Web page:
Theoretical work will be mobilized ‘next to’ a series of filmic texts, to paraphrase Deleuze. In other words, theory will operate as neither hierarchically superior to film as explanatory narrative nor secondary to the text as if a passive interpretation of it, but as a parallel project in different terms. Accordingly, we will proceed by viewing films in relation to texts, to consider how each may inform a reading of the other. Grigori Chukhrai’s film, Ballad of a Soldier, will be considered next to Deleuze’s problematization of Empiricism and Subjectivity, and von Sternberg’s The Blue Angel next to Masochism: An Interpretation of Coldness and Cruelty. Other films, from Resnais’s Last Year at Marienbad to Ann Hui’s Song of the Exile, will be similarly mobilized in relation to texts from Difference and Repetition to The Fold: Leibniz and the Baroque.

A broad range of historical, international, documentary, avant-garde and early cinema will be screened as part of the seminar, to extend the parameters of how film is addressed. The complex relationship of avant-garde film with political activism will be of special interest, in order to think through the possibilities of textual agency in a postnational information economy.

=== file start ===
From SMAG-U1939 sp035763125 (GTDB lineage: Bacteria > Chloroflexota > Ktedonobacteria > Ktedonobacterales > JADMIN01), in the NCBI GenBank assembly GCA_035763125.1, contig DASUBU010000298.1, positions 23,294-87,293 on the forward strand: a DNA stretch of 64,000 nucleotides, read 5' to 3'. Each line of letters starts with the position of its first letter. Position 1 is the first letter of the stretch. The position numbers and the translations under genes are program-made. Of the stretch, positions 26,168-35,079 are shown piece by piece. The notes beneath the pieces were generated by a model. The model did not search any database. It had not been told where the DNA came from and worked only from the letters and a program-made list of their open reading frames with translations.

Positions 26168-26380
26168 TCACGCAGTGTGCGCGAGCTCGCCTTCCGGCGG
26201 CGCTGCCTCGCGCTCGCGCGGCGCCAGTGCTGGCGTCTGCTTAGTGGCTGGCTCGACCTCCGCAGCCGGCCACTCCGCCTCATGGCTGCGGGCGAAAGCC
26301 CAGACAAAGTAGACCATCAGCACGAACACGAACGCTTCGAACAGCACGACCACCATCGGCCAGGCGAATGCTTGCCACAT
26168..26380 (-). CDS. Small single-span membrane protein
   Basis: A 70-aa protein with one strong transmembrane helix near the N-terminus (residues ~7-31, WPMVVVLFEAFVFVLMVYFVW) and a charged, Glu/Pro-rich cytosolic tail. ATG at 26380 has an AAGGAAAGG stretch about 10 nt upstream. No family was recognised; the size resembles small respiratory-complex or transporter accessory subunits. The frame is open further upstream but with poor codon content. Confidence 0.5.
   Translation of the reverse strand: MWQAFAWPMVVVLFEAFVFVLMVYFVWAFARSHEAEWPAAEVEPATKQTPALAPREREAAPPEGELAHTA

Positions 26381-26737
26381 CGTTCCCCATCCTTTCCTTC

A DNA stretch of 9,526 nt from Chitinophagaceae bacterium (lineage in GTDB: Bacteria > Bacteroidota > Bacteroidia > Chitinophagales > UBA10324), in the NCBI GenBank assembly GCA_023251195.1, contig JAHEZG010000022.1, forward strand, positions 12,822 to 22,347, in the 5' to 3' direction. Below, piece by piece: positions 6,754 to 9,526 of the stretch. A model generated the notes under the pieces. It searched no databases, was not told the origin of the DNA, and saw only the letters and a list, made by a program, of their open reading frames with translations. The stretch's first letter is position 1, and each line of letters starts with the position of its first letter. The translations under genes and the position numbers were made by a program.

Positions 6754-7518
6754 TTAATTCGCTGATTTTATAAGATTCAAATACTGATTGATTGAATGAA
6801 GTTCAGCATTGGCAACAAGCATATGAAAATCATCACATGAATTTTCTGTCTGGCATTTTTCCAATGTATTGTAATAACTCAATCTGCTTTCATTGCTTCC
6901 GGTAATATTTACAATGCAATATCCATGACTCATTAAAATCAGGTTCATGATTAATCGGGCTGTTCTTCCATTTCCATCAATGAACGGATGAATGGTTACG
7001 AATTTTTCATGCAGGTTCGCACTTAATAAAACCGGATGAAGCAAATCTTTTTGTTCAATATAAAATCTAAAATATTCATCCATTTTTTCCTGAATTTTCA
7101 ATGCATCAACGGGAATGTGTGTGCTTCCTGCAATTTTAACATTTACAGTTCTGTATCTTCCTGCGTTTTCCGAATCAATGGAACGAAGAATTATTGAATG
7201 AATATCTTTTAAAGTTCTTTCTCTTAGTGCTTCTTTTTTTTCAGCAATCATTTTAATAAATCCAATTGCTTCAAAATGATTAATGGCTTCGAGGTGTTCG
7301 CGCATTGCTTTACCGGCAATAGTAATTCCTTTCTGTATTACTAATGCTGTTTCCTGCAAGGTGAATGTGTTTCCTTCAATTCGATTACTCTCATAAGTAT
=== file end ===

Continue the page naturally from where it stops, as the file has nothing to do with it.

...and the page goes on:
Deleuze’s strategies intersect productively with the work of Derrida, Foucault, Lacan, Irigaray, Jameson and Lyotard, among others, and some of those intersections will be discussed. However, students are not expected to have read any of the theoretical texts in advance. Deleuze’s work will be presented as both an introduction to theoretical work for new students, and as advanced material for those already conversant with theory.


ENG 6138

Studies in the Movies

Roger Beebe

This course is designed at one level to be a simple soup-to-nuts introduction to the techniques and technologies of video production, including the whole process from shooting to editing. However, at another level (and indeed I might well say that this is the more fundamental level), the class will be an extended exploration of a more finite number of aesthetic and theoretical issues in experimental media. Specifically, in this course we will explore the connections between experiments in different media, principally between experimental fiction and experimental film. We will be looking at the analogies between these different forms of experimentation, exploring the ways that these disparate experiments can inform each other, while equally considering the question of media-specificity and the ways that these formal experiments don’t or can’t translate. We will be reading, among others, fiction by Italo Calvino, Paul Auster, Donald Barthelme, Jorge Luis Borges, and John Barth as well as a handful of theoretical texts including work by J.L. Austin and Fredric Jameson. Screenings will be designed to introduce students to the work of the pioneers of the experimental film tradition (Hans Richter, Man Ray, Stan Brakhage, &c.) as well as more contemporary film and video innovators (e.g., Craig Baldwin, Scott Stark, David Gatten).